Zuleikha

Pages: 496
Subject: Fiction, Translated Fiction
Imprint: Oneworld

Zuleikha

Guzel Yakhina

Translated by Lisa C. Hayden
A multi-prize-winning debut novel from one of Russia's most exciting new talents
Hardback
9781786073495 (7 Mar 2019)
RRP £16.99 / US$26.95

The Book

 

WINNER OF THE BIG BOOK AWARD, THE YASNAYA POLYANA AWARD AND THE BEST PROSE WORK OF THE YEAR AWARD

 

A sweeping, multi-award winning novel set in the aftermath of the Russian Revolution, as gangs of marauding soldiers terrorise and plunder the countryside.

Zuleikha, the 'pitiful hen', is living in the home of her brutal husband and despotic mother-in-law in a small Tatar village. When her husband is executed by communist soldiers for hiding grain, she is arrested and sent into exile in Siberia. In the first gruelling winter, hundreds die of hunger, cold and exhaustion. Yet forced to survive in that harsh, desolate wilderness, she begins to build a new life for herself and discovers an inner strength she never knew she had. Exile is the making of Zuleikha. 

Additional Information

Subject Fiction, Translated Fiction
Pages 496
Imprint Oneworld

 

About the Author

Guzel Yakhina (b. 1977 Kazan, Tatarstan) is a Russian author and filmmaker of Tatar origins. She graduated from the Kazan State Pedagogical University and completed her PhD at the Moscow Filmmaking School. Zuleikha is her first novel.

Lisa C. Hayden's translations from the Russian include Eugene Vodolazkin's Laurus, which won a Read Russia Award in 2016. Laurus and Lisa's translation of Vadim Levental's Masha Regina were both shortlisted for the Oxford-Weidenfeld Prize. Her blog, Lizok's Bookshelf, examines contemporary Russian fiction. She lives in Maine, USA.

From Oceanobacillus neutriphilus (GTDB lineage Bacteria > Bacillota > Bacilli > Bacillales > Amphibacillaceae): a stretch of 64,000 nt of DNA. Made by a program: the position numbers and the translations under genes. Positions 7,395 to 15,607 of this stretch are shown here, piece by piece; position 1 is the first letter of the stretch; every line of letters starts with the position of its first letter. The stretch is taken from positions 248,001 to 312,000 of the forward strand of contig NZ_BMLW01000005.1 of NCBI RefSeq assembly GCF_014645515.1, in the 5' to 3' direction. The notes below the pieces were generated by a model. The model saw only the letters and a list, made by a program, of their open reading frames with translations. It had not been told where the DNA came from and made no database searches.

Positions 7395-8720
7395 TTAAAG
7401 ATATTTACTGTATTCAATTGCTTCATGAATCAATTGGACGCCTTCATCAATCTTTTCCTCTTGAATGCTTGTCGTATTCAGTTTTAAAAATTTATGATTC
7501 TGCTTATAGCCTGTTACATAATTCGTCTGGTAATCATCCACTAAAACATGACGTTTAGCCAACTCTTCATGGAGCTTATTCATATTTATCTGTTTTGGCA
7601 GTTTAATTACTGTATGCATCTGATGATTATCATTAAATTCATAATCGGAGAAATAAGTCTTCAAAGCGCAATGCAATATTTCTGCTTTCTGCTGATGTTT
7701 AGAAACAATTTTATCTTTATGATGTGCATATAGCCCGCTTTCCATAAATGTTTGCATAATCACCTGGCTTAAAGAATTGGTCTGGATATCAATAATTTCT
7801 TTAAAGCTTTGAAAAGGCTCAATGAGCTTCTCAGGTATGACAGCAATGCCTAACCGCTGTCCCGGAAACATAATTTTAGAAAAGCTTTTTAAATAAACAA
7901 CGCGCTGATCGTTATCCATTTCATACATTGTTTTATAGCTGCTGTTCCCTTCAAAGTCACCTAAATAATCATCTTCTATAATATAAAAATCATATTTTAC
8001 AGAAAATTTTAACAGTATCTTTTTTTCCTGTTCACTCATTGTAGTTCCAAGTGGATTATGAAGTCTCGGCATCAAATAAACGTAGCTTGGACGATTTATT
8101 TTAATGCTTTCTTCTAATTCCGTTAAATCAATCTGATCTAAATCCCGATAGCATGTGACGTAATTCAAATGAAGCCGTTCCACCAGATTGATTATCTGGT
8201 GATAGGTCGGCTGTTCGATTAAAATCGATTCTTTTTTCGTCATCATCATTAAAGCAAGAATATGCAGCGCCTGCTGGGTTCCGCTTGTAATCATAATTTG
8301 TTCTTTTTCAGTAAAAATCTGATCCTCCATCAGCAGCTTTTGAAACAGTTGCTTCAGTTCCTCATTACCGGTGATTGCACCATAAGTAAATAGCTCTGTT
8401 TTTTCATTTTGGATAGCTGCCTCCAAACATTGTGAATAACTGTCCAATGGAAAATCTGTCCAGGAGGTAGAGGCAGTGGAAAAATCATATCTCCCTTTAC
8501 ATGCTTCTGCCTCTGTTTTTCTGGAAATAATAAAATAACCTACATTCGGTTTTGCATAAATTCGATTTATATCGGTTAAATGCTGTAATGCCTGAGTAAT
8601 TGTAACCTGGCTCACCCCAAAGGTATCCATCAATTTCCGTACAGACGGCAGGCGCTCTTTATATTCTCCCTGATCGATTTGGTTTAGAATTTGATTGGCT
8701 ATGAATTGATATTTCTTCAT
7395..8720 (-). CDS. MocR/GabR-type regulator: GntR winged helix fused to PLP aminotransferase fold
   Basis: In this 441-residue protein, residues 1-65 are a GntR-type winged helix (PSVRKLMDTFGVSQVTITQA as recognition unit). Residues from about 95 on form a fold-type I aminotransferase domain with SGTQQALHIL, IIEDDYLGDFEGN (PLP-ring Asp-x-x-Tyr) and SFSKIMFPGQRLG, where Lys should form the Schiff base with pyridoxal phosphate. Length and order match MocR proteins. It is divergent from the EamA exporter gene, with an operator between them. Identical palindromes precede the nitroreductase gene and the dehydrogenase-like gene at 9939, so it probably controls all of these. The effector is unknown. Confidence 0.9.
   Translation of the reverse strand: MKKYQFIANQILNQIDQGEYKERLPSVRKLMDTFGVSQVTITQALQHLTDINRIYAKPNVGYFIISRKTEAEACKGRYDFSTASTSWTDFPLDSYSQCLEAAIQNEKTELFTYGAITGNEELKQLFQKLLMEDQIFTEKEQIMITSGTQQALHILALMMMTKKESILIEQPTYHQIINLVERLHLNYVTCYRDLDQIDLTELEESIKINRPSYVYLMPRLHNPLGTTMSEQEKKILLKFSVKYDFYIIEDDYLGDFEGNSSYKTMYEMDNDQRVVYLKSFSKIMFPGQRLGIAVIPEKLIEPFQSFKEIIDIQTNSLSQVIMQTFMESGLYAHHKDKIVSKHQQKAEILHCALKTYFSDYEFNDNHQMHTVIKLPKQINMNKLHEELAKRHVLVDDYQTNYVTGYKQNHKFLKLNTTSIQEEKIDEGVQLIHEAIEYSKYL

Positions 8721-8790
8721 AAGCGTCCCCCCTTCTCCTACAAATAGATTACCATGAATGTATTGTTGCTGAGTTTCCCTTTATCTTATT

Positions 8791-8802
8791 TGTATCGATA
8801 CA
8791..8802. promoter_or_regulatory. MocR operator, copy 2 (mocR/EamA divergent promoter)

Reviews

 'An intimate story of human endurance.'

- The Calvert Journal

‘Written in a rich and highly visual prose... Zuleikha's story is one of injustice and pain, but also of a woman's emancipation and renewal.' 

- Associated Press

'It is 1930 in the Soviet Union and Josef Stalin's dekulakization programme has found its pace. Among the victims is a young Tatar family: the husband murdered, the wife exiled to Siberia. This is her story of survival and eventual triumph. Winner of the 2015 Russian Booker prize, this debut novel draws heavily on the first-person account of the author's grandmother, a Gulag survivor.' 

- The Millions, 'Most Anticipated Books of 2019'

'Guzel Yakhina's novel hits the heart. It's a powerful anthem for love and tenderness in hell.'

- Ludmila Ulitskaya, author of The Big Green Tent

'There's something that Guzel Yakhina succeeds in transmitting with an amazing, sharp exactness: a woman's attitude towards love. Not towards a subject of love, but towards love itself.'

- Anna Narinskaya, literary critic

‘Yakhina's debut novel has shaken the Russian book world so deeply over its first three years of life that her second book topped the 2018 sales charts alongside international bestsellers by Dan Brown and Jojo Moyes... This tale of a woman who holds onto compassion while enduring atrocity also features cinematic narration and intricate plot construction.'

- Meduza, 2019's top Russia-Related Books